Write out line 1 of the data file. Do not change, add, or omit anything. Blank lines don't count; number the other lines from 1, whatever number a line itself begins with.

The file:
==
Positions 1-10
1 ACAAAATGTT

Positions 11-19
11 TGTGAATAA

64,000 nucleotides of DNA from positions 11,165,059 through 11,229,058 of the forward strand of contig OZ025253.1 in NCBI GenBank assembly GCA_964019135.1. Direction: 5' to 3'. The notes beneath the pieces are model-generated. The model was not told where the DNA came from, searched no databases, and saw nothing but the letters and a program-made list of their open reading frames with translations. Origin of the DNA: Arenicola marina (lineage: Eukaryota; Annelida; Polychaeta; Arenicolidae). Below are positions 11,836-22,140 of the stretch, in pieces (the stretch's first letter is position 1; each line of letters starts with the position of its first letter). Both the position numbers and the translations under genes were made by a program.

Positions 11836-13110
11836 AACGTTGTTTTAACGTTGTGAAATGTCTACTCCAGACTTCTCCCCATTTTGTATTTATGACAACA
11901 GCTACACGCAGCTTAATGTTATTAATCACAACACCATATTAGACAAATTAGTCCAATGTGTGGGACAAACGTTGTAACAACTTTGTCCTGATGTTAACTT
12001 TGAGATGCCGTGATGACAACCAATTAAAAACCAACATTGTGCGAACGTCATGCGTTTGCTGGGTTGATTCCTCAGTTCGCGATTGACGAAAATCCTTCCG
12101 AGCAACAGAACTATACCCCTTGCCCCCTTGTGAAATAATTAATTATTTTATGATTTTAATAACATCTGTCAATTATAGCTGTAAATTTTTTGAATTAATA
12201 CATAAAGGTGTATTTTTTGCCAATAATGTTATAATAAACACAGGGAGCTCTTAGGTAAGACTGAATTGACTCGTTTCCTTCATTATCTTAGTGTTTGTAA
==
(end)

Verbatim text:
Positions 1-10